Plan would cut 17 school days


POSTED: Saturday, September 19, 2009

The state would close public schools for 17 Fridays this year and the next to save money, under a teachers' contract agreement.

The closings would mean that teachers would not be working 17 days in this year and in 2010, which translates into a 7.9 percent pay cut.

State officials and the Hawaii State Teachers Association President Wil Okabe announced the tentative, two-year public school contract yesterday at an afternoon news conference at the Department of Education's downtown headquarters.

Okabe and Schools Superintendent Pat Hamamoto and school board Chairman Garrett Toguchi said they wanted to put together a money-saving plan that would not result in teachers being laid off.

Gov. Linda Lingle welcomed the tentative contract, saying it helps to “;address a growing budget shortfall.”;

Lingle restricted the education budget by $127 million this year and $142 million next year. Department officials said they couldn't calculate the amount that would be saved by the teacher furloughs because of other budget savings to be worked out.

;[Preview]  New HSTA Contract Announced

The new deal for more than 13,000 public school teachers was announced this afternoon, KITV4's Catherine Cruz has details.

Watch ]





Public school teachers will vote Tuesday on a two-year contract. The pact would reduce school days and save the state millions.
        » Schools would close on 17 Fridays this school year and next
        » The furloughs would translate into a 7.9 percent pay cut for most teachers
        » Besides worrying about their children's education, parents are concerned about paying for and finding child care on furlough days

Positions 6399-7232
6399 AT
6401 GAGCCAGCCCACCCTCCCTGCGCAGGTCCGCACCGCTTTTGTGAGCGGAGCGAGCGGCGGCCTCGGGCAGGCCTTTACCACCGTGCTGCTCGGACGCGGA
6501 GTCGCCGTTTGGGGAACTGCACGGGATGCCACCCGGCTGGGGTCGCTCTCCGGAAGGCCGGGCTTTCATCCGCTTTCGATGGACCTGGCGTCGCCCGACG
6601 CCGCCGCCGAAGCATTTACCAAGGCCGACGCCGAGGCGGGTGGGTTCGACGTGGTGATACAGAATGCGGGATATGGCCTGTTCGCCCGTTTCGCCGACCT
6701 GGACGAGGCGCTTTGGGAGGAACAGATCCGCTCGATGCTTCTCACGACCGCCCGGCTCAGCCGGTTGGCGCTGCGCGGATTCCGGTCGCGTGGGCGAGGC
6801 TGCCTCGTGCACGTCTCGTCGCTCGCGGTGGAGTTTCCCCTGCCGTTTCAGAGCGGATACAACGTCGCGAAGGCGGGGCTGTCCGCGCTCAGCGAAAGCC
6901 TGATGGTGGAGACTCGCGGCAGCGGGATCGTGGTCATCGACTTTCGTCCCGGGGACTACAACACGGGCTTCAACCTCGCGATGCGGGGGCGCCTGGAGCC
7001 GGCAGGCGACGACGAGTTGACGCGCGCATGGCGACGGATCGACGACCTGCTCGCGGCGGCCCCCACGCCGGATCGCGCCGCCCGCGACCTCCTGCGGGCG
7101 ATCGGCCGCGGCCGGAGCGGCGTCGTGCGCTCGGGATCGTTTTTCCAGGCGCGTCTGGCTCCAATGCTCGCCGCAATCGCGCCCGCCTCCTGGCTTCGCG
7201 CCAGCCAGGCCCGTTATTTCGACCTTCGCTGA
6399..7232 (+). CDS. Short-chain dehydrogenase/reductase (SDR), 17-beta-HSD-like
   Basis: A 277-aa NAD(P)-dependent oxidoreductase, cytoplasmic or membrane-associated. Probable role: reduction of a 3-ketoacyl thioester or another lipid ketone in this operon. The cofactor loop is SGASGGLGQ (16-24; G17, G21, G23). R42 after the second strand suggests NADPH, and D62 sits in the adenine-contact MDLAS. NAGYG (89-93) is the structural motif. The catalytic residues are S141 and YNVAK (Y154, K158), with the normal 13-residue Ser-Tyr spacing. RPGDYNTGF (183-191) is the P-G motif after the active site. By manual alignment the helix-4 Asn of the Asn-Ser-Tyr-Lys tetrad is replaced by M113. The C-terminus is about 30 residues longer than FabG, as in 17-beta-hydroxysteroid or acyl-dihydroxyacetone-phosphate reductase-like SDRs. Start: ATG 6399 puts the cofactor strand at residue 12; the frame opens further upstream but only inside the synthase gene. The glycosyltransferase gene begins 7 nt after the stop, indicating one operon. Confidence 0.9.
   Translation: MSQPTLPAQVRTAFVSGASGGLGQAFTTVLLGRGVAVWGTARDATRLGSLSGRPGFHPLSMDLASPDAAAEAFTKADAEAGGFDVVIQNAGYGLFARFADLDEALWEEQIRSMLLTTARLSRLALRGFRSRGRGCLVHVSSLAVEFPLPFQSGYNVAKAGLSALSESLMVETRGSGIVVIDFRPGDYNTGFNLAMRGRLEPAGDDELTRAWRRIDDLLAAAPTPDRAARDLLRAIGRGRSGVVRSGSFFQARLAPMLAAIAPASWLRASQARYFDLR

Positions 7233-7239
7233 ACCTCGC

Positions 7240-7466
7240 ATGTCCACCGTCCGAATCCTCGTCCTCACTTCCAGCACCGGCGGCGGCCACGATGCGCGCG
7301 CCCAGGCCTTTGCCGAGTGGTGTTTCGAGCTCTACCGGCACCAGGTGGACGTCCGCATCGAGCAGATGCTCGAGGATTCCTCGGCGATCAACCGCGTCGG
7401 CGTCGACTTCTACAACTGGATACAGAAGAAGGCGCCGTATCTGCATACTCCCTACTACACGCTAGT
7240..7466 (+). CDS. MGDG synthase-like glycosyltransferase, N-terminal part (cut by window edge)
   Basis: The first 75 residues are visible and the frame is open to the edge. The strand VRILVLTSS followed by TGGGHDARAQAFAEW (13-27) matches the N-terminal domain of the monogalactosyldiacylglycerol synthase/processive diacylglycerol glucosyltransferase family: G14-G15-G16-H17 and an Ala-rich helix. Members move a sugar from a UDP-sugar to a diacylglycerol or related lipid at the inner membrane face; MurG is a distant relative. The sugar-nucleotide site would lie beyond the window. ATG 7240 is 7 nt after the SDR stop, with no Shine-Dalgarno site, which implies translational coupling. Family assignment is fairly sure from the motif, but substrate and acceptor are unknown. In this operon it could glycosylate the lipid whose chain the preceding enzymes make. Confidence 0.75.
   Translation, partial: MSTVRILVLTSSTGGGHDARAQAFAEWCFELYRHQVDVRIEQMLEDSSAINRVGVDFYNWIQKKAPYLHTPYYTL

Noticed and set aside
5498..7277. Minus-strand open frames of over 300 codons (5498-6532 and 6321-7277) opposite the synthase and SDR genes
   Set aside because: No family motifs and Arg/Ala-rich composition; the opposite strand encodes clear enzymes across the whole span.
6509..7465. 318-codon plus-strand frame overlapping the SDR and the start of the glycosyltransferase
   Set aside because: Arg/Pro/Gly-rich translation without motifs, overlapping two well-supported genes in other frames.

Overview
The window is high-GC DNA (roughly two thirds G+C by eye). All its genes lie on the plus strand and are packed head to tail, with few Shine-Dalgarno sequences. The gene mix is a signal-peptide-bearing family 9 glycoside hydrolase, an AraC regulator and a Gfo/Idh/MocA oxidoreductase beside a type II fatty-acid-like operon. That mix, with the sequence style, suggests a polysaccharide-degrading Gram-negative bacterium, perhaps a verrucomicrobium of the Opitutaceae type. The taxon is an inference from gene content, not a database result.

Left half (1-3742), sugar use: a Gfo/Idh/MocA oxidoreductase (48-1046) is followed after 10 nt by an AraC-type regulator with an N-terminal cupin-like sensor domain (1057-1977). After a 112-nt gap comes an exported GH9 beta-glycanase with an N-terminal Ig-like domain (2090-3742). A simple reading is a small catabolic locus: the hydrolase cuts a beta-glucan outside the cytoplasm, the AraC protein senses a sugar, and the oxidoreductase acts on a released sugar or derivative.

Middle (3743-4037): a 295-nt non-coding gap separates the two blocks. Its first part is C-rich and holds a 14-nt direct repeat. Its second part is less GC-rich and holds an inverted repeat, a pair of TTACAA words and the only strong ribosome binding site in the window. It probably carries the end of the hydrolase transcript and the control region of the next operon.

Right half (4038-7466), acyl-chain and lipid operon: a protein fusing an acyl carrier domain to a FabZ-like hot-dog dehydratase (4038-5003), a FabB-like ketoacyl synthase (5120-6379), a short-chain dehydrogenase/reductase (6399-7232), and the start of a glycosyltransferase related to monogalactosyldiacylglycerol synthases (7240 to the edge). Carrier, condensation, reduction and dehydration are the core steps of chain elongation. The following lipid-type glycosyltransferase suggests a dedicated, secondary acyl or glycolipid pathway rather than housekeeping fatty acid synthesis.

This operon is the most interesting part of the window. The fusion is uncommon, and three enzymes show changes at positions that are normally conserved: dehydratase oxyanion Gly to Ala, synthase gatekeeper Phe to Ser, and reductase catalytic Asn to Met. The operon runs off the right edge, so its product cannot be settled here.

The new contract will protect all licensed and tenured teachers who will not be laid off, according to HSTA. The first furlough day will be Oct. 23. Teachers will vote Tuesday on the contract.

Hamamoto said the state's financial situation “;is a crisis”; and added that she knows the furlough days will hurt.

“;We realize it will impact student learning. There is no way to say it will not,”; Hamamoto said.

The issue of random drug testing for teachers, which was in the previous contract, would be changed to drug testing for teachers when there is “;reasonable suspicion of illegal drug use.”; The HSTA challenge to the previous contract requirement will continue in the courts.


If the contract is ratified next week, Hamamoto said the Department of Education will have more information available on its Web site for parents and students. Until then, there are a lot of unanswered questions, such as what will happen with Friday night sports activities.

Also not known is how the HSTA contract will affect the negotiations going on with the three other public worker unions. Lingle is seeking concessions from the United Public Workers and the Hawaii Government Employees Association in the form of furloughs.

The HGEA represents school principals, support staff and clerical workers, plus coaches and athletic directors. The UPW members staff the school cafeterias and provide custodial work.

HSTA's Okabe said he didn't know how his union's contract will change talks with other unions. The HGEA and UPW declined to comment.